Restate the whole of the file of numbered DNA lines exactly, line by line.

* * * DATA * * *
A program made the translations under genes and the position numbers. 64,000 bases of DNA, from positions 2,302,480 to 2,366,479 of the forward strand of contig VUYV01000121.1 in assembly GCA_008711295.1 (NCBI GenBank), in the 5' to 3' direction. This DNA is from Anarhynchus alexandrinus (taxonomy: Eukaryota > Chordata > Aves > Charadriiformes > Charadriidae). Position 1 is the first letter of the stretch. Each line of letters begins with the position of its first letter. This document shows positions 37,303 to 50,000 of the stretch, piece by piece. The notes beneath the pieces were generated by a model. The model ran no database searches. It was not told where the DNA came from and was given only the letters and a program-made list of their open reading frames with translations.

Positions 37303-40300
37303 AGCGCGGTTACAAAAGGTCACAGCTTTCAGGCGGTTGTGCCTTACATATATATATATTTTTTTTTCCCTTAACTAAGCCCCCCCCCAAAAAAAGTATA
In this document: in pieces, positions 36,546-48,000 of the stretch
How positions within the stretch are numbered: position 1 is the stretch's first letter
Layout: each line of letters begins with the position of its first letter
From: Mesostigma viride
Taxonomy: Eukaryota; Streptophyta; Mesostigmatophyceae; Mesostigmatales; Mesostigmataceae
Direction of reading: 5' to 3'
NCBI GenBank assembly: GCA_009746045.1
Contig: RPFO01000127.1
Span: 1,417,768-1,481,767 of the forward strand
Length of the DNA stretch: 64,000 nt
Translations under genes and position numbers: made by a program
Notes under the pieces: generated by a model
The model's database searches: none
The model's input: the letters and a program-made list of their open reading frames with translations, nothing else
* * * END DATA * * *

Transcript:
A program made the translations under genes and the position numbers. 64,000 bases of DNA, from positions 2,302,480 to 2,366,479 of the forward strand of contig VUYV01000121.1 in assembly GCA_008711295.1 (NCBI GenBank), in the 5' to 3' direction. This DNA is from Anarhynchus alexandrinus (taxonomy: Eukaryota > Chordata > Aves > Charadriiformes > Charadriidae). Position 1 is the first letter of the stretch. Each line of letters begins with the position of its first letter. This document shows positions 37,303 to 50,000 of the stretch, piece by piece. The notes beneath the pieces were generated by a model. The model ran no database searches. It was not told where the DNA came from and was given only the letters and a program-made list of their open reading frames with translations.

Positions 37303-40300
37303 AGCGCGGTTACAAAAGGTCACAGCTTTCAGGCGGTTGTGCCTTACATATATATATATTTTTTTTTCCCTTAACTAAGCCCCCCCCCAAAAAAAGTATA
In this document: in pieces, positions 36,546-48,000 of the stretch
How positions within the stretch are numbered: position 1 is the stretch's first letter
Layout: each line of letters begins with the position of its first letter
From: Mesostigma viride
Taxonomy: Eukaryota; Streptophyta; Mesostigmatophyceae; Mesostigmatales; Mesostigmataceae
Direction of reading: 5' to 3'
NCBI GenBank assembly: GCA_009746045.1
Contig: RPFO01000127.1
Span: 1,417,768-1,481,767 of the forward strand
Length of the DNA stretch: 64,000 nt
Translations under genes and position numbers: made by a program
Notes under the pieces: generated by a model
The model's database searches: none
The model's input: the letters and a program-made list of their open reading frames with translations, nothing else